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AP News in Brief at 6:04 a.m. EDT

Inside a Ukrainian brigade’s battle ‘through hell’ to reclaim a village on the way to Bakhmut ANDRIIVKA, Ukraine (AP) — The Russian bullet struck the sergeant just above the left ear. The leader of the Ukrainian platoon was down.

Inside a Ukrainian brigade’s battle ‘through hell’ to reclaim a village on the way to Bakhmut

ANDRIIVKA, Ukraine (AP) — The Russian bullet struck the sergeant just above the left ear. The leader of the Ukrainian platoon was down. Headquarters radioed a battlefield promotion to the private who had called him “brother” — a man known as Courier.

Courier knew the platoon's orders were to move forward through the forest, on the road to Bakhmut. He hesitated for 30 seconds near his mortally wounded commander. Maybe a minute. Then he decided: There would be no turning back. “Forward!” he howled.

He fired toward a trench just ahead until he was sure the Russians inside would never shoot again. Then the men stumbled through the charred spindles of trees toward the village of Andriivka — the objective of the 3rd Assault Brigade since the start of Ukraine’s counteroffensive this summer, about 6 miles (10 kilometers) south of the city of Bakhmut.

The sergeant, Gagarin, and other injured soldiers could only be evacuated after dark, because the Russians were also hunting downed Ukrainians. Days later, as he prepared for Gagarin's funeral, Courier predicted his own future, his pale eyes unfocused.

“This forest is taking our friends away, and this is the worst,” he said. “And when I think about how far we still need to move forward ... most likely someday I will be the one to remain lying in the forest, and my friends will just go forward.”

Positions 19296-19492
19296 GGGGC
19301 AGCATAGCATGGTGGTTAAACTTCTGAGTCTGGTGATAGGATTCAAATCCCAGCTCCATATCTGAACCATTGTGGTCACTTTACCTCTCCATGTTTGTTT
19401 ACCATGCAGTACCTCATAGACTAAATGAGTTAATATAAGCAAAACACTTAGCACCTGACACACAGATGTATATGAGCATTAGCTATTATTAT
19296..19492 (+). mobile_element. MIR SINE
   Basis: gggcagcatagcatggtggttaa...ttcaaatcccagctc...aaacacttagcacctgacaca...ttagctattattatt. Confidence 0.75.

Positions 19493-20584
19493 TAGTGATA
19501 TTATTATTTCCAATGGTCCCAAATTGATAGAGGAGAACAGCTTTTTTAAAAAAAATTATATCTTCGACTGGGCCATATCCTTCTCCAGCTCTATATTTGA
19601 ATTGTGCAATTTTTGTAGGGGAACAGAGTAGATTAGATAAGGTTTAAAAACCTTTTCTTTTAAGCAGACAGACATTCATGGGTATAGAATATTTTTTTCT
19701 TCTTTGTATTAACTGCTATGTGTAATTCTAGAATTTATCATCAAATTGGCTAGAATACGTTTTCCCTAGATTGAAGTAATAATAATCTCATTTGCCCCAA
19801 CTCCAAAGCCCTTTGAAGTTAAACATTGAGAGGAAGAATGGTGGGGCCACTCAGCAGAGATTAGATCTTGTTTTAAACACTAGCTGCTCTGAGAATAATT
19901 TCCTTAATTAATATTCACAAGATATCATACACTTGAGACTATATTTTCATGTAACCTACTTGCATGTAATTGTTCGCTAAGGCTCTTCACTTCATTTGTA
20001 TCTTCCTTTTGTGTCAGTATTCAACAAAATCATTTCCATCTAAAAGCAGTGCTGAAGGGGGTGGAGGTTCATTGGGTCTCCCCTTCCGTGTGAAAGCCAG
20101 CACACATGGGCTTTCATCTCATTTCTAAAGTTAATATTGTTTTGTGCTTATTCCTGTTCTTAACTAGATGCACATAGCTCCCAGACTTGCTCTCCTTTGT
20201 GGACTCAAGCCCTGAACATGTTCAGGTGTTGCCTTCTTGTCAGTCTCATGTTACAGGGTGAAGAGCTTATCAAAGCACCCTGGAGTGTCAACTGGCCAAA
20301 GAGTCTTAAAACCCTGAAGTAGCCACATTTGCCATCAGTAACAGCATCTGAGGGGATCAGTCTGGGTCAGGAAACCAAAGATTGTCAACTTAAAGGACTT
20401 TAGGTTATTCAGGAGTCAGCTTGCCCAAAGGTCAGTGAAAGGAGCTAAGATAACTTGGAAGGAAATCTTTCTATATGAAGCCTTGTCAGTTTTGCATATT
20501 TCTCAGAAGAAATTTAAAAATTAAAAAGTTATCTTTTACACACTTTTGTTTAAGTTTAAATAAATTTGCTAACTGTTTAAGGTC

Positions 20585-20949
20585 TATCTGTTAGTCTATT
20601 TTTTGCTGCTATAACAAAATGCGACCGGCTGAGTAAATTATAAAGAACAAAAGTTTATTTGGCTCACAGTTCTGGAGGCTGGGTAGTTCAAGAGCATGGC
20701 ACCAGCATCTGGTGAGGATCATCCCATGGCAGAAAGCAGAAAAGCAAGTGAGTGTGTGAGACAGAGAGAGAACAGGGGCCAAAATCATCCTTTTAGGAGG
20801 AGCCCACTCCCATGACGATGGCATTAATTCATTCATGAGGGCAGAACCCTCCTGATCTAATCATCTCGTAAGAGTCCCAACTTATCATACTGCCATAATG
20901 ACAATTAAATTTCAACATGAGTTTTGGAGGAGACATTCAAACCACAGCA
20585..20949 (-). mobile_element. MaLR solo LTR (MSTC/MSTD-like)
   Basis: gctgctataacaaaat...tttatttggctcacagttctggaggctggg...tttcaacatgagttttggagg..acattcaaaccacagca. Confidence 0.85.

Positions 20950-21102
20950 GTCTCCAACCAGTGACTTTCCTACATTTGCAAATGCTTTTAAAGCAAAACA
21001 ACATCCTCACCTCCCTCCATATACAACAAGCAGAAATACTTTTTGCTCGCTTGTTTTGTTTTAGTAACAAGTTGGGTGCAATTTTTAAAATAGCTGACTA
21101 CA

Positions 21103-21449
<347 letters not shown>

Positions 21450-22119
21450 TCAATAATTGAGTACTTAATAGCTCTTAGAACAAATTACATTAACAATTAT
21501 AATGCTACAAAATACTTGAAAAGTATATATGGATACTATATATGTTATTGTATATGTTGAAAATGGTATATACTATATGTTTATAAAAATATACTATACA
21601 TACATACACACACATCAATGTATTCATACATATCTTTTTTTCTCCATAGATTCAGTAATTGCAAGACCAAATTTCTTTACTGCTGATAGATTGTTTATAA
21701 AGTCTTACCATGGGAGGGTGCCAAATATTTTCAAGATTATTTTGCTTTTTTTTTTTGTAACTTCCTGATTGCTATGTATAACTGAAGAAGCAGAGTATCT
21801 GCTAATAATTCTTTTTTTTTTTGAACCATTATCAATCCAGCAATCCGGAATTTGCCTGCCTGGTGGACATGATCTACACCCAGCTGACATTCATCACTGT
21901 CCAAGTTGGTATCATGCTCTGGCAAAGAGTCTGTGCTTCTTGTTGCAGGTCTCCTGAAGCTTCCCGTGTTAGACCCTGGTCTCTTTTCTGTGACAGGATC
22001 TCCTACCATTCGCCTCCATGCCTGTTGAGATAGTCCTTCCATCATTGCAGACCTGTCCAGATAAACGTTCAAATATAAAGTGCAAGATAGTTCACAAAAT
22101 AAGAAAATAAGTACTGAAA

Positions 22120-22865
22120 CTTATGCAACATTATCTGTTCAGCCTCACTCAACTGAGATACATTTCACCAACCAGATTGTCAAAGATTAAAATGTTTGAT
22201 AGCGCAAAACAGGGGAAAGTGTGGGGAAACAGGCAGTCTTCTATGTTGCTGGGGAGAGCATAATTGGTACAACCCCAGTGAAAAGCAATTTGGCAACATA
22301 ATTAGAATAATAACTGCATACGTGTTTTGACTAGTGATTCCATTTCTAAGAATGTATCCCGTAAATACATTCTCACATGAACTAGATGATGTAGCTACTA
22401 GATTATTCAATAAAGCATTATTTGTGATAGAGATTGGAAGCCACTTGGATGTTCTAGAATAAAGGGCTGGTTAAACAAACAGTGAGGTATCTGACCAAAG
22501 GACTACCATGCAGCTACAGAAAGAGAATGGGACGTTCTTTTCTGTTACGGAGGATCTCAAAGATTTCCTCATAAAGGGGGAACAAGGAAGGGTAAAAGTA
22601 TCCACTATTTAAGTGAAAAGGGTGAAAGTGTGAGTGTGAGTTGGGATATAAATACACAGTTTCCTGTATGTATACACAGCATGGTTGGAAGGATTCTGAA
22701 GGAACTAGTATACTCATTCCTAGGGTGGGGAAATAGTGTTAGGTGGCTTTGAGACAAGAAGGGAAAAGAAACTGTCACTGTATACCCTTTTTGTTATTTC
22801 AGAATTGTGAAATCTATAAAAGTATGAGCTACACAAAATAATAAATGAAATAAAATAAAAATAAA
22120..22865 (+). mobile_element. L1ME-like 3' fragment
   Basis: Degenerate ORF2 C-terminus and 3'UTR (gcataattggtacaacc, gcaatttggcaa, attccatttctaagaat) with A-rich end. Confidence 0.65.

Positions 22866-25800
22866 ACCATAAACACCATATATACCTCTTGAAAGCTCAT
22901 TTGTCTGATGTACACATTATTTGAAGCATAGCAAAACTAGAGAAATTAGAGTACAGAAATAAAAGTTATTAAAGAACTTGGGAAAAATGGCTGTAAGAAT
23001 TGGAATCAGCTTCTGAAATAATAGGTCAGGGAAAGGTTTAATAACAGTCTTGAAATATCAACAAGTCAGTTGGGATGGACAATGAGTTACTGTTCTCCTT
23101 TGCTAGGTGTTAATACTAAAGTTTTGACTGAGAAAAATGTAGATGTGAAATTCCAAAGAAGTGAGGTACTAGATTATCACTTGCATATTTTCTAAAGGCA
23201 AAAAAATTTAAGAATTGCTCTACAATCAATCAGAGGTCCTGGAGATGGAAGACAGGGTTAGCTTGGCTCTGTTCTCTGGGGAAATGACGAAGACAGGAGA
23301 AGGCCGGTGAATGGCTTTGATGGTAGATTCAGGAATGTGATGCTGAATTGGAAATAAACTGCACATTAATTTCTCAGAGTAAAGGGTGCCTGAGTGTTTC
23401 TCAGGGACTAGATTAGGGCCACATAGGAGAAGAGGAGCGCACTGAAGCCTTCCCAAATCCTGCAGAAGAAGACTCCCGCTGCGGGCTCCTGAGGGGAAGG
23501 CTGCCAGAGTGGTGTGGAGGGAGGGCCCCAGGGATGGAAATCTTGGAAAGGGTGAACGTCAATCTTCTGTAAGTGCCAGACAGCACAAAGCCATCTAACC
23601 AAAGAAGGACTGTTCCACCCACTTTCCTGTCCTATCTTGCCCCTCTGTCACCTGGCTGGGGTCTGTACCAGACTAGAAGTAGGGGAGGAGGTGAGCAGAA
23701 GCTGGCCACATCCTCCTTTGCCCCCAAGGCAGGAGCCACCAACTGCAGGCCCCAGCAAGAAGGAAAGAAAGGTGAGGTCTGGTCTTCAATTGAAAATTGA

Talks have opened on the future of Nagorno-Karabakh as Azerbaijan claims full control of the region

Representatives from Nagorno-Karabakh and the Azerbaijan government are meeting for talks Thursday to discuss the future of the breakaway region Azerbaijan claims to fully control following a military offensive this week.

Nagorno-Karabakh authorities and the Azerbaijan State News Agency say the talks Thursday between regional leaders and the Baku government will focus on Nagorno-Karabakh’s “reintegration” into Azerbaijan.

The talks come after local Armenian forces in Nagorno-Karabakh agreed to lay down their weapons following the latest outbreak of fighting in the decades-long separatist conflict.

According to the Azerbaijan State News Agency, a delegation from Nagorno-Karabakh, accompanied by Russian peacekeepers, arrived for talks in the Azerbaijani city of Yevlakh which is about 100 km (62 miles) north of Stepanakert, Nagorno-Karabakh's regional capital.

Authorities in the ethnic Armenian region that has run its affairs without international recognition since fighting broke out in the early 1990s declared around midday Wednesday that local self-defense forces will disarm and disband under a Russia-mediated cease-fire.


Under pressure over border, Biden administration to protect hundreds of thousands of Venezuelans

WASHINGTON (AP) — The Biden administration said Wednesday that it was granting temporary legal status to hundreds of thousands of Venezuelans who are already in the country — quickly making them eligible to work — as it grapples with growing numbers of people fleeing the South American country and elsewhere to arrive at the U.S. border with Mexico.

The move — along with promises to accelerate work permits for many migrants — may appease Democratic leaders who have pressured the White House to do more to aid asylum seekers, while also providing grist for Republicans who say the president has been too lax on immigration.

The Homeland Security Department plans to grant Temporary Protected Status to an estimated 472,000 Venezuelans who arrived in the country as of July 31, 2023, making it easier for them to get authorization to work in the U.S. That's been a key demand of Democratic mayors and governors who are struggling to care for an increased number of migrants in their care.

That's in addition to about 242,700 Venezuelans who already qualified for temporary status before Wednesday's announcement.

The protections for Venezuelans are significant because they account for such a large number of the migrants who have been arriving in the country in recent years.


Wave of migrants that halted trains in Mexico started with migrant smuggling industry in Darien Gap